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Different but Equal: Total Work, Gender and Social Norms in the EU and US Time Use

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  • Michael C Burda

    (Institut für Wirtschaftstheorie)

  • Daniel S. Hamermesh

    (Center for Women's and Gender Studies)

  • Philippe Weil

Abstract

Overall, the issue of whether Europeans are lazy or Americans are crazy seems of second-order importance relative to understanding the determinants of individual behavior. Amore useful, scientific approach is to assume that underlying tastes are common to both continents, while technologies, institutions, or interpersonal influences like norms or externalities may differ and evolve differently. The fact that Americans work on weekends or more often at odd hours of the day may simply represent a bad equilibrium that no individual agent can improve upon—and would certainly not wish to deviate from, given what all others are doing. Especially if norms and other externalities are important, one should recognize that the invisible hand may lead agents to places like this.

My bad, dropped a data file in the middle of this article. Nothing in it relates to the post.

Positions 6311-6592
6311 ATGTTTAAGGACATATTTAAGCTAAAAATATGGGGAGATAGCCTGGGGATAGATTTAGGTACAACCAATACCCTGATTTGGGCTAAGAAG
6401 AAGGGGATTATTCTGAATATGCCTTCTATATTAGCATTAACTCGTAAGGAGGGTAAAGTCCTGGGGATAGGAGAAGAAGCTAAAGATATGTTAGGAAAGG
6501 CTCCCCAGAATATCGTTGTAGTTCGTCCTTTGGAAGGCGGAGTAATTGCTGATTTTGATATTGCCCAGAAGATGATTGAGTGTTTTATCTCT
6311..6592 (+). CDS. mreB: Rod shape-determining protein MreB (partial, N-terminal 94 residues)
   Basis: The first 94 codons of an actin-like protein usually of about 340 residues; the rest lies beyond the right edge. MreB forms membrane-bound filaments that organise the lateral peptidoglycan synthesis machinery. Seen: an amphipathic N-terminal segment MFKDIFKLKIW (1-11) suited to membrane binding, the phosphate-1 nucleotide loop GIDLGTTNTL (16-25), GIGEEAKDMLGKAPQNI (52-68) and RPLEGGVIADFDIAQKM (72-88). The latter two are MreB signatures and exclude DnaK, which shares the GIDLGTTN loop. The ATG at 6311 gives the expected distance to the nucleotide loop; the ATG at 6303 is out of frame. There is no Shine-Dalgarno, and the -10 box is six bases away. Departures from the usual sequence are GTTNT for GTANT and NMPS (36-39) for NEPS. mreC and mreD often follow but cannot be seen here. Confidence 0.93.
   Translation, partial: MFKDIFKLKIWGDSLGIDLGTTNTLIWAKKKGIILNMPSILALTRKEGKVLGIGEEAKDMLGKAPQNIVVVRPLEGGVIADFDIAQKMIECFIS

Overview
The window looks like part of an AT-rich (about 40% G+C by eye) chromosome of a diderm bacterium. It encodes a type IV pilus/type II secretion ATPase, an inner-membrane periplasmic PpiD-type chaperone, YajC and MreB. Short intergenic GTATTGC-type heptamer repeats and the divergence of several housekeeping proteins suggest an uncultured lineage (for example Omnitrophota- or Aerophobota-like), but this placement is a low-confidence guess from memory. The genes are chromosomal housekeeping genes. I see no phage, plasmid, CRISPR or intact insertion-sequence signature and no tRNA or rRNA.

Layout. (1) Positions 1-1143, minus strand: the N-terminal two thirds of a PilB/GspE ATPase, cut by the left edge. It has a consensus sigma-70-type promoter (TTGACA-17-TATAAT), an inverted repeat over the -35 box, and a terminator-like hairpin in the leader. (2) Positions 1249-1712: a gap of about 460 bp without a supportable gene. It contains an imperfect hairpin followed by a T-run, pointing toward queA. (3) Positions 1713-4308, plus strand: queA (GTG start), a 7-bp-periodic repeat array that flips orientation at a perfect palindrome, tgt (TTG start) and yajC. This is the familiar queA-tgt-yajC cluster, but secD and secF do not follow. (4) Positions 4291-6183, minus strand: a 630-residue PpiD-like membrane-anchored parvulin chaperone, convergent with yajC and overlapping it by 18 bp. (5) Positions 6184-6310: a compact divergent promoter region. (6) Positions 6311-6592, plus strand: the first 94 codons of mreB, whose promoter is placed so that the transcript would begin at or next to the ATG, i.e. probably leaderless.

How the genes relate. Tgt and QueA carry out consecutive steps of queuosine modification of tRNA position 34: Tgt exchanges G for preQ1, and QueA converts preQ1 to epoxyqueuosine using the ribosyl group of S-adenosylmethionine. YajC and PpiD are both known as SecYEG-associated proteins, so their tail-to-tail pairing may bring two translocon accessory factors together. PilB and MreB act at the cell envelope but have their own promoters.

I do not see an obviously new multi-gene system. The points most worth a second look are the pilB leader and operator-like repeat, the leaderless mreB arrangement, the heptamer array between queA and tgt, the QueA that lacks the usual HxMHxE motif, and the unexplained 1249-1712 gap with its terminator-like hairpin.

Suggested Citation

  • Michael C Burda & Daniel S. Hamermesh & Philippe Weil, 2006. "Different but Equal: Total Work, Gender and Social Norms in the EU and US Time Use," Sciences Po publications info:hdl:2441/8708, Sciences Po.
  • Handle: RePEc:spo:wpmain:info:hdl:2441/8708
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    Cited by:

    1. Luigi Bonatti & Giulia Felice, 2010. "Trade And Growth In A Two-Country Model With Home Production And Uneven Technological Spillovers," Manchester School, University of Manchester, vol. 78(5), pages 484-509, September.
    2. Bonatti, Luigi, 2008. "Evolution of preferences and cross-country differences in time devoted to market work," Labour Economics, Elsevier, vol. 15(6), pages 1341-1365, December.

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